Go camping with your kids they said. It will be fun they said. They were wrong.
Often, even to experienced campers, the idea of camping with children is really daunting. People often ask us when we started camping with our kids, and though the specific challenges may differ with age, there are principles that apply no matter the age of the children. So for the sake of this article, I’m going to use the term “kids” to refer to babies, toddlers, and hoodlums of all ages.
You may be thinking, “My kids are a handful at home, how will I ever handle them out in the middle of nowhere? That doesn’t sound fun.” You’re wrong. Before I get too deep into this, I must say that the first step to any of this is to make a freaking decision! Just go. Just do it. It’s one night. I can’t tell you how many times families have told us how they’ve been really wanting to go, “but”…so make a decision that you’re going to do it or just accept that you’re going to stay home and work in the yard every weekend instead.
A recent backpacking trip we went on with our four boys, Zev (8), Kai (6), Liam (4) and Shem (2) embodies a lot of the principles we’ve found to be necessary in having a good time out with your kids:
Be realistic. What works for one family won’t work for another. Make your best assessment of your kids, and make a plan that you think could work for their current tolerance for discomfort (heat, cold, bugs, dirt, etc.), hiking, sleep, attention span, etc. This particular weekend we had three days we’d be exploring, so we decided to go backpacking. Liam is our limiting factor, so based on last year and it being the first backpacking trip of the year, we knew that we should keep it to 2-3 miles each direction each day.
Plan. I personally don’t like being near others when I camp so I resort to Google Earth a lot. What type of area will best serve the needs we identified above? Spend time researching. What will you do that night? What will you eat? What will the kids do while you prep meals? How long will you be in the car? Where will you go during the day? What will you do if that slight chance of rain turns into a downpour? What will you do to try and keep bedtime from turning into a drive home in the middle of the night?
Don’t get attached. You’re already thinking that your first camping trip with your little one(s) may not go according to plan – and you’re right! It probably won’t! It took me longer to wrap up some things for work so we got to our parking spot late and ended up racing the sun the first night of our trip. But we ended up a mile short of the 3 miles and finding a really rad place to lay our heads down and wake up to! I’ve struggled with this principal (probably also because I often spend hours on Google Earth the night before trying to find the most radical of spots), but it really really, helps with the next two points…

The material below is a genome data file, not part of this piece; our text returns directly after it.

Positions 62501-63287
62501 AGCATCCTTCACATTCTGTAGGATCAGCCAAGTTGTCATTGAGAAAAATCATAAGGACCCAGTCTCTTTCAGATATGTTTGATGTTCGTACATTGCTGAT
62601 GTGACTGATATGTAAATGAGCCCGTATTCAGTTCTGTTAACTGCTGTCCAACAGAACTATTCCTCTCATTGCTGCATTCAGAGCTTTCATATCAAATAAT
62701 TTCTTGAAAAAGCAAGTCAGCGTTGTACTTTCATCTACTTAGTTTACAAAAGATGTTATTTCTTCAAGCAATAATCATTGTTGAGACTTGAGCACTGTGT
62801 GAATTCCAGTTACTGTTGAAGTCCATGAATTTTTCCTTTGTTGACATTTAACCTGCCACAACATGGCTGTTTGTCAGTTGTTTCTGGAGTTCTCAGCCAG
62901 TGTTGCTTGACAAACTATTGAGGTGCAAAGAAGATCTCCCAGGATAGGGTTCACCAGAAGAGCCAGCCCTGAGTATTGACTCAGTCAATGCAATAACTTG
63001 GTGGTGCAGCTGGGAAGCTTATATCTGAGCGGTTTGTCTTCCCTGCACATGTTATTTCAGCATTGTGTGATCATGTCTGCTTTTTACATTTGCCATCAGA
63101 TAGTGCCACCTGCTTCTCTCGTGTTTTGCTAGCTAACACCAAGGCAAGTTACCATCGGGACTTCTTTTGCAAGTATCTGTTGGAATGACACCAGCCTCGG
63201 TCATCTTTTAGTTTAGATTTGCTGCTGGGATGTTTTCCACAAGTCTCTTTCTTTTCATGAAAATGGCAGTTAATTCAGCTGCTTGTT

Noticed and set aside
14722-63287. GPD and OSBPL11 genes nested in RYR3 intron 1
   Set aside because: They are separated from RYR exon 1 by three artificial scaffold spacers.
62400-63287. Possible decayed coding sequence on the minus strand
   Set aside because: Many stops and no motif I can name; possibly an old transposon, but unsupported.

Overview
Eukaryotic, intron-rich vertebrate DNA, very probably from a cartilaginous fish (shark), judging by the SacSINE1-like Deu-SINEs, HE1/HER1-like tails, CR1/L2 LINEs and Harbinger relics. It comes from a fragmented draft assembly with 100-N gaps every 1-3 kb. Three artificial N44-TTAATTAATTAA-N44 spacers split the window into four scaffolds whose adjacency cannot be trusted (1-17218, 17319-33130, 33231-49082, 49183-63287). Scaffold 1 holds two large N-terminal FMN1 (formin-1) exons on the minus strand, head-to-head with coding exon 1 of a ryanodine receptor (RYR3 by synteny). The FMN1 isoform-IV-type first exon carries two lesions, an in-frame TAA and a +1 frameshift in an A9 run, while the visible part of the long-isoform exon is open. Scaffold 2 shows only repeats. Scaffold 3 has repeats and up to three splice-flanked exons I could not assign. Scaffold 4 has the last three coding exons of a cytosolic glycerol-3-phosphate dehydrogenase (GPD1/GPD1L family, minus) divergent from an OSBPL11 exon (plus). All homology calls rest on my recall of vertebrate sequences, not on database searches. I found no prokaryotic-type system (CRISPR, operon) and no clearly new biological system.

Adapt. On this trip, nothing went to plan. We didn’t camp at either location we had originally planned on, nor the backup spots. We didn’t even do the hikes we planned on. Heck, we lost our keys on the second night in the middle of nowhere with no cell coverage. Communicate with your significant other. Assess and adapt as the day progresses. It gets interesting sometimes!
Just have fun. We have to remind ourselves all the time. Sometimes kids complain, kids don’t help, they don’t listen, etc., etc. Focusing on a positive attitude is a constant for us. I mean, four boys under the age of 8 will make you want to punch yourself in the face sometimes. Sometimes focusing on making the trip a positive experience really has to be the only focus and sometimes that’s a challenge. Regardless of what happens on your trip, you’ll look back at it with less regrets if you focus on having fun.
Use that drive home to asses. You’ll already know how you feel when you’re on your way home but see if you can identify the exact positives and negatives of the trip. Ask your kids too – if they’re old enough to talk! What stood out to them will be helpful insight to your next trip! Yep, ’cause you’re going again, you pansy.
The more you go, the more both you and they get the hang of it. And it’s worth it cause who wants to stay home to work on the house anyway? If you go in with proper planning and expectations, chances are you’ll come home and still say “that was fun”. And that’s usually enough to get you to try it again.
Nathan Leavitt/WildRoots Outdoors is a dad and family living the outdoor life and teaching his four boys how to do the same. Check them out at http://wildrootsoutdoors.com